Atlantis Computing virtualization consultant Jim Moyle released a white paper (28 pages) on Virtual Desktop Infrastructure (VDI) Input/Output operations per second (IOPS) for Windows 7 deployments.
Windows 7 IOPS for VDI is a very important topic – as Moyle points out – since:
many IT organizations planning a Windows 7 migration with VDI are unaware that the combination of Windows 7 and Anti-virus more than doubles the amount of memory and IOPS required per desktop compared to Windows XP
Moyle conducted tests using various tools, such as IOMeter and WinSAT to measure maximum I/O and Login VSI to measure VM density and user experience.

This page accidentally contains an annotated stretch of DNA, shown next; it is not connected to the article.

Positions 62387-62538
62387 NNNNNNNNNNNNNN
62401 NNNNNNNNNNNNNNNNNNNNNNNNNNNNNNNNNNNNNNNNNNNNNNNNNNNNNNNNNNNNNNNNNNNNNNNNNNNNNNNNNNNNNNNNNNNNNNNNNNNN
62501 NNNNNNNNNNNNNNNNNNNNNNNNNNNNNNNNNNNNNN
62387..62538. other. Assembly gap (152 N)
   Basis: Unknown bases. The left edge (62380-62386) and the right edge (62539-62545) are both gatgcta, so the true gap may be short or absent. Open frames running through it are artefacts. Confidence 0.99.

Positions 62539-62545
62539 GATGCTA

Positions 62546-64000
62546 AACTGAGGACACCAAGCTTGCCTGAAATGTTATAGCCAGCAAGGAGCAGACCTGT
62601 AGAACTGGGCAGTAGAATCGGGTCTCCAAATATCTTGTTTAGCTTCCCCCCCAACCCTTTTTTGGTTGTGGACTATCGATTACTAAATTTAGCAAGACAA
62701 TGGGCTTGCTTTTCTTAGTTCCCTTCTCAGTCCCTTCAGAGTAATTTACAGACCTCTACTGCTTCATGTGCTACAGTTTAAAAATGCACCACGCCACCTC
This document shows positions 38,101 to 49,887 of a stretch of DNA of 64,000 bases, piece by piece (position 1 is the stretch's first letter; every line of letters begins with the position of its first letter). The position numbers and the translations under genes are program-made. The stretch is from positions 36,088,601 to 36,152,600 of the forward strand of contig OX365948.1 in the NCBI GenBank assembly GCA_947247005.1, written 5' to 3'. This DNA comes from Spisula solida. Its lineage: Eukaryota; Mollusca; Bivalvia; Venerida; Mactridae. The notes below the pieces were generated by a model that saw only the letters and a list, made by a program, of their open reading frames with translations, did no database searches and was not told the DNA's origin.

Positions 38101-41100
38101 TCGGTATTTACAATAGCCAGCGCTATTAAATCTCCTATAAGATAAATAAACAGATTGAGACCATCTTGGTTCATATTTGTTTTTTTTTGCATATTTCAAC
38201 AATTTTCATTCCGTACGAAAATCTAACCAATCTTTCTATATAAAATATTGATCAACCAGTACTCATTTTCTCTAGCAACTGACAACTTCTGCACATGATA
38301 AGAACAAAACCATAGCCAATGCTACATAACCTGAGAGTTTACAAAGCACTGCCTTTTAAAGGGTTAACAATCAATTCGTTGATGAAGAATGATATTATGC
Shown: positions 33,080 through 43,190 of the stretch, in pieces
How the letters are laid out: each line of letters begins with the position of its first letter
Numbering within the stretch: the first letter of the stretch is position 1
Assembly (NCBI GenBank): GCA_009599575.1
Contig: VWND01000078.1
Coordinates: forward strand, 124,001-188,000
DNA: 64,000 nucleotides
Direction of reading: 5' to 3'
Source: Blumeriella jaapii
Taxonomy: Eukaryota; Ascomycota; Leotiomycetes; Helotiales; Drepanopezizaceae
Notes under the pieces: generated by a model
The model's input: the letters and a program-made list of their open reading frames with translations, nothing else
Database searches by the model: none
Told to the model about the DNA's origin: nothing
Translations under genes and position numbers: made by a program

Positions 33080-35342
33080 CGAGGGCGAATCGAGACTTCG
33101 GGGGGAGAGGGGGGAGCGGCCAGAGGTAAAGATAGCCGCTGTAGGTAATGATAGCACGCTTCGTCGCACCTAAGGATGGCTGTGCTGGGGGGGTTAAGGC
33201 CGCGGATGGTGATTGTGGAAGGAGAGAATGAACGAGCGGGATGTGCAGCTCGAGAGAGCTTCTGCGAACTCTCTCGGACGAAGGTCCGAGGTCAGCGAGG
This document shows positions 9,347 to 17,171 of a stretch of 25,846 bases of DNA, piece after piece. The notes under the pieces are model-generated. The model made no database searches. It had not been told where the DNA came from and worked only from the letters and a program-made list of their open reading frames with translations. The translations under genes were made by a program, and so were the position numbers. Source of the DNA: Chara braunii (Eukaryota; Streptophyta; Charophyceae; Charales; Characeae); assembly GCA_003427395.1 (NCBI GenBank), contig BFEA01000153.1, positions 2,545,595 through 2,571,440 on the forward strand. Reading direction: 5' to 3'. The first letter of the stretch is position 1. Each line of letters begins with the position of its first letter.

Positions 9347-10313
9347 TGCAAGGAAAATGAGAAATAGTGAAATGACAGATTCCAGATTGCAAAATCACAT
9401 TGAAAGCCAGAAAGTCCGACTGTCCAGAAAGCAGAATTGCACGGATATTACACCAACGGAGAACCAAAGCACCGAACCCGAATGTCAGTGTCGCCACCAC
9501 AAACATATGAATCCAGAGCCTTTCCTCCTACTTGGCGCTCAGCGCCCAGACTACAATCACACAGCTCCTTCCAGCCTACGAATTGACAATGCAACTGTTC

The arguments covered in the white paper are summarized below:
- Windows 7 optimizations
- Measuring IOPS ( covers Perfmon, ESXTOP, IOMeter and WinSAT )
- Determining Windows 7 demands for IOPS
- Windows boot
- Windows logon
- Application launches
- Antivirus (Avira, Microsoft Security Essentials)
- Logoff and shutdown
Moyle points out why IOPS are so crucial for the success of a VDI :
… with desktop virtualization, the hard drive is moved to shared storage, this storage is thenshared between hypervisors, allowing consequences to spread across the whole infrastructure. Inorder to deliver a consistently high performance virtual desktop experience that is equal or betterthan a physical PC, virtual desktops require constant access to low latency and high throughput storage.
Thanks to Michel Roth for providing the news.